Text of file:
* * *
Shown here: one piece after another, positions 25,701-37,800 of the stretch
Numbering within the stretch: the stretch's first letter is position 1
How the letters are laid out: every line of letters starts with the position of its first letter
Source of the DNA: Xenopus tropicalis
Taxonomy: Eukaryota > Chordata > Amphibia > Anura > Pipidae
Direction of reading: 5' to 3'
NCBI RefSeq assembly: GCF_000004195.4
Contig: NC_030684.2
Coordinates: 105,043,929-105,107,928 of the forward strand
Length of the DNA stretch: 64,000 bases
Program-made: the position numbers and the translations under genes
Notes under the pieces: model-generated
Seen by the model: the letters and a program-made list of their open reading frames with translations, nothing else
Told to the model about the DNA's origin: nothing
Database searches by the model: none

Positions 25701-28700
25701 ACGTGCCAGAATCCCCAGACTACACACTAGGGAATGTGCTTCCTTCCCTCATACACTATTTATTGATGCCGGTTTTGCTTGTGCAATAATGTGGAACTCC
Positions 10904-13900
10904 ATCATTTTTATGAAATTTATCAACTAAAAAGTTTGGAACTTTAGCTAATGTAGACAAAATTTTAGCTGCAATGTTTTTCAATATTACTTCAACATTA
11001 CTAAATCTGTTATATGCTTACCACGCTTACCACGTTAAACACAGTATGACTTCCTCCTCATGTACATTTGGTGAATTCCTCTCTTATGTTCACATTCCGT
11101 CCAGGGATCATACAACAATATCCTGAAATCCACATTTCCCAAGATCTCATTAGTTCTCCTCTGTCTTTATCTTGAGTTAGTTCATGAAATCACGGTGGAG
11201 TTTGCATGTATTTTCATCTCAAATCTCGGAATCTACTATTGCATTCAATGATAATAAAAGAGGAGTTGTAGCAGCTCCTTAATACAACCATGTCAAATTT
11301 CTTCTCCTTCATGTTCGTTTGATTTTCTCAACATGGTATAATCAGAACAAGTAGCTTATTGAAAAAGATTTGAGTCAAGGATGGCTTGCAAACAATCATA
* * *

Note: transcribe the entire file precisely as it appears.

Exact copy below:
Shown here: one piece after another, positions 25,701-37,800 of the stretch
Numbering within the stretch: the stretch's first letter is position 1
How the letters are laid out: every line of letters starts with the position of its first letter
Source of the DNA: Xenopus tropicalis
Taxonomy: Eukaryota > Chordata > Amphibia > Anura > Pipidae
Direction of reading: 5' to 3'
NCBI RefSeq assembly: GCF_000004195.4
Contig: NC_030684.2
Coordinates: 105,043,929-105,107,928 of the forward strand
Length of the DNA stretch: 64,000 bases
Program-made: the position numbers and the translations under genes
Notes under the pieces: model-generated
Seen by the model: the letters and a program-made list of their open reading frames with translations, nothing else
Told to the model about the DNA's origin: nothing
Database searches by the model: none

Positions 25701-28700
25701 ACGTGCCAGAATCCCCAGACTACACACTAGGGAATGTGCTTCCTTCCCTCATACACTATTTATTGATGCCGGTTTTGCTTGTGCAATAATGTGGAACTCC
Positions 10904-13900
10904 ATCATTTTTATGAAATTTATCAACTAAAAAGTTTGGAACTTTAGCTAATGTAGACAAAATTTTAGCTGCAATGTTTTTCAATATTACTTCAACATTA
11001 CTAAATCTGTTATATGCTTACCACGCTTACCACGTTAAACACAGTATGACTTCCTCCTCATGTACATTTGGTGAATTCCTCTCTTATGTTCACATTCCGT
11101 CCAGGGATCATACAACAATATCCTGAAATCCACATTTCCCAAGATCTCATTAGTTCTCCTCTGTCTTTATCTTGAGTTAGTTCATGAAATCACGGTGGAG
11201 TTTGCATGTATTTTCATCTCAAATCTCGGAATCTACTATTGCATTCAATGATAATAAAAGAGGAGTTGTAGCAGCTCCTTAATACAACCATGTCAAATTT
11301 CTTCTCCTTCATGTTCGTTTGATTTTCTCAACATGGTATAATCAGAACAAGTAGCTTATTGAAAAAGATTTGAGTCAAGGATGGCTTGCAAACAATCATA